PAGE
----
The Resistance from Tamil Nadu

With the rationale for anti-NEET protests based in Tamil Nadu resting on the worldwide phenomenon of moving away from standardized tests which have high entry barriers, there is a certain unanimity among parties in Tamil Nadu with exception of BJP and Puthiya Thamizhagam against NEET examination. Incidentally, questions are now raised regarding who is responsible for NEET examinations, with AIADMK and BJP claiming that it was DMK and Congress who is responsible. While on the other hand, AIADMK which claims to enjoy proximity to the BJP was questioned by Madras High Court as to why it kept the state and the legislative assembly in dark for almost two years about the President rejecting NEET Bills in September 2017 (Tamil Nadu Admission to MBBS and BDS Courses Bill and the Tamil Nadu Admission to Post Graduate Courses in Medicine and Dentistry Bill), which were passed unanimously in the Tamil Nadu Legislative Assembly. Notably, such a development was revealed only when the Centre through Union Home Secretary Rajiv Gauba filed an affidavit in response to a public interest litigation petition filed by Tamil Nadu Students Parents Welfare came for hearing in Madras High Court.


A detailed sequence of events regarding the fate of the bills as an affidavit was submitted by Union Home Secretary Rajiv Gauba at the insistence of the judges in Madras High Court, which stated that the Centre received the two bills on February 2, 2017 after which it was circulated to Union Ministries of Law and Justice, Health and Family Welfare and Human Resource Development for obtaining their comments. On March 31, 2017, a clarification was sought by the State Government for which the centre gave response on April 6, 2017. Later when a doubt was raised by the centre on May 19, 2017 it was clarified by the state government on May 29, 2017. Subsequently, the Centre placed the bills for presidential consideration along with reports and comments received from various Union ministries and the state government along with the summary signed by the then Union Home Minister Rajnath Singh. President Ram Nath Kovind withheld his assent on September 20, 2017 and the bills were returned to the State Government on September 22, 2017 for which the state responded with an acknowledgement on October 25, 2017 along with seeking reason for withholding the assent. This was then followed by six letters in 2018 and four letters in 2019 seeking reason for withholding the assent for which there was no response from the Centre.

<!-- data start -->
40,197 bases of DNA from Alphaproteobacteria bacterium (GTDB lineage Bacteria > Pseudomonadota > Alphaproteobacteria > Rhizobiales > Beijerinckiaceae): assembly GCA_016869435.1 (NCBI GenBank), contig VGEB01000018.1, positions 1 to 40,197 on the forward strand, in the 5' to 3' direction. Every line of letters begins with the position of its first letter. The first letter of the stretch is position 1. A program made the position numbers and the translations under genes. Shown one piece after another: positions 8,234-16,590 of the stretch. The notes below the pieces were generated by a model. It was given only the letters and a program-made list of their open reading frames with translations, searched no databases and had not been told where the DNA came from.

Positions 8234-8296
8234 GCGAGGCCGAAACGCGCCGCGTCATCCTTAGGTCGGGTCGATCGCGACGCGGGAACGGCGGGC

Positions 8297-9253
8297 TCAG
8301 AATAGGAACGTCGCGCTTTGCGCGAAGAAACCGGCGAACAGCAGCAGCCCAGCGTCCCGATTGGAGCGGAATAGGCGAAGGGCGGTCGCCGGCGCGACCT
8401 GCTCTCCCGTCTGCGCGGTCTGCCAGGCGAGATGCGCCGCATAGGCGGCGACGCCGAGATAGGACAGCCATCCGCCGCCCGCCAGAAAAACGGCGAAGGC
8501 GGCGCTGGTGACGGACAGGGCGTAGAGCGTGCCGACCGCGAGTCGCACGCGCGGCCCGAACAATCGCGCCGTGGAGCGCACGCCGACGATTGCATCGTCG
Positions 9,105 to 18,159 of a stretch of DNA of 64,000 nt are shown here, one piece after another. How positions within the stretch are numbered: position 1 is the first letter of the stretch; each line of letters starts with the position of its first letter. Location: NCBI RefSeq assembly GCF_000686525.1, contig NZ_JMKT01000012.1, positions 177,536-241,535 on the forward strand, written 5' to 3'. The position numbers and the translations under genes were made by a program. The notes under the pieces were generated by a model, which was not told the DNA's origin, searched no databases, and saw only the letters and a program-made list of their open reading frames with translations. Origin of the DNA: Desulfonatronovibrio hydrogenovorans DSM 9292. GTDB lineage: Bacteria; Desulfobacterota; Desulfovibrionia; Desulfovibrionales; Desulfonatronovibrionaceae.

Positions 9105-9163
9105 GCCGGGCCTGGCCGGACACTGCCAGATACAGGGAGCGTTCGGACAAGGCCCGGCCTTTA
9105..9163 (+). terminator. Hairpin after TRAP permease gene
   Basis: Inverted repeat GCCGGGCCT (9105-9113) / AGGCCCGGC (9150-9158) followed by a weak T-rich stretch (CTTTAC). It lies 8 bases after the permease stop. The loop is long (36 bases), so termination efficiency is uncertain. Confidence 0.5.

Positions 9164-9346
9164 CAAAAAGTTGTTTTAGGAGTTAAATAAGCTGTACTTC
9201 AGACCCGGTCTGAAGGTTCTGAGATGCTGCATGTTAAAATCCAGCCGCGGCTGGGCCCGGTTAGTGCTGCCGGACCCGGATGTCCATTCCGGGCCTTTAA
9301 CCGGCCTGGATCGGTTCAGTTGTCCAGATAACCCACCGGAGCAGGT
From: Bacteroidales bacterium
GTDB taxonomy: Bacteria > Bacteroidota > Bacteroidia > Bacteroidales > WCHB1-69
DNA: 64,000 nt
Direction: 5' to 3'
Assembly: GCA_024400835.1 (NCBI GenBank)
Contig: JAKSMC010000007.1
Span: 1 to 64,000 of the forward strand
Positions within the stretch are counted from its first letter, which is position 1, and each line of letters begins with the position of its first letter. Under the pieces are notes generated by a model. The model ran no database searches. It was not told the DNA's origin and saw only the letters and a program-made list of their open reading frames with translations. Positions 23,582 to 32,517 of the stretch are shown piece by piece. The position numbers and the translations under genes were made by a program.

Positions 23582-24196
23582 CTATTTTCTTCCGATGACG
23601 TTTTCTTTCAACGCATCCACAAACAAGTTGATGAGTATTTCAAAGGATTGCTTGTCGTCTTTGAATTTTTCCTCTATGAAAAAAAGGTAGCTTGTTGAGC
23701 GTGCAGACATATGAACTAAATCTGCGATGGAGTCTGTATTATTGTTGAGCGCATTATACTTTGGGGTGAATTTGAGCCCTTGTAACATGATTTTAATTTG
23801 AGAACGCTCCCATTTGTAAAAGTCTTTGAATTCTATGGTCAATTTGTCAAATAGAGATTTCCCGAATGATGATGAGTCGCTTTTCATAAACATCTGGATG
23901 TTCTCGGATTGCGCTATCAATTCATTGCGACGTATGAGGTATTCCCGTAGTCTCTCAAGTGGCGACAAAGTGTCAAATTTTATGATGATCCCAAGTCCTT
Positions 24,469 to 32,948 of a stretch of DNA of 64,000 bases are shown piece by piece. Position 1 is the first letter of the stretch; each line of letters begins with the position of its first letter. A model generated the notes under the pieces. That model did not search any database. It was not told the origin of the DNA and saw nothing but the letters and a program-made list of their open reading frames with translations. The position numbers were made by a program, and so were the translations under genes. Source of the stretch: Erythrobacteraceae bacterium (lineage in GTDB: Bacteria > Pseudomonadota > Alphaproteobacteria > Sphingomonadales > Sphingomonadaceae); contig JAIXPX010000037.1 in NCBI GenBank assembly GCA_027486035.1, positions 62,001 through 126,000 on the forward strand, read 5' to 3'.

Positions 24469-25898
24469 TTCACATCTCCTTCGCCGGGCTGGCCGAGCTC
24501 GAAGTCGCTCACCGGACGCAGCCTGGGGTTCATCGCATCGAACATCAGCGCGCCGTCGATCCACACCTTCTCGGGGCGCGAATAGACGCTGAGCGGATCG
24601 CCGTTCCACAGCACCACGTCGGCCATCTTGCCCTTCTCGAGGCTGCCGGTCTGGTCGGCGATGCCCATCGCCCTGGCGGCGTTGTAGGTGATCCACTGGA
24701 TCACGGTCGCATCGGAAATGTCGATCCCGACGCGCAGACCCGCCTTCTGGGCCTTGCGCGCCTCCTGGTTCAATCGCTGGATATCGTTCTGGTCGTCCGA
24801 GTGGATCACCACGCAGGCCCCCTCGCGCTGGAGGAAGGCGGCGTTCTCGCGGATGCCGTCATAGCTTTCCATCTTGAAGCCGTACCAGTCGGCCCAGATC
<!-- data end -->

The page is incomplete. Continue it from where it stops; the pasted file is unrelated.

Return to the Past as the World Strides Forward

While the centre remains mum on the reason for withholding the assent, questions related to the inherent biases of NEET remain unaddressed. When the world is moving towards providing a level playing field for the student community, India is forcefully persuading the states to enter into a well chartered territory of standardized examinations, whose ability for its inherent biases to skew the class and caste composition of the selected cohort is fairly well understood. Notably, even with the intervention by the Government to increase women representation in IITs via creating supernumerary seats, the bias regarding affording coaching classes to achieve access is not eliminated. 


Here, lies the reason why issues around NEET are to be politicized along the lines of state autonomy in decision making and the concerns of the aspirational public, given the decision making by any government in relation to sectors like education is inherently political. With voices clamouring for the silencing of voices against NEET, in name of maintaining an apolitical public sphere in matters of education - a great deal of disservice is rendered to the student community and by extension, the society. The much overlooked site of politics and assertion in the 21st century, the street, as coined by Partha Chatterjee marks Tamil Nadu’s (TN) reaction towards the infamous National Eligibility cum Entrance Test. In other words, “the street” should continue to discuss, deliberate and inform policymaking at the higher echelons, which in turn is in line with our constitutional value system.



Dr. Yazhini P.M. is a registered medical practitioner from Government Theni Medical College and is currently based in Chennai. She tweets @yazhini_pm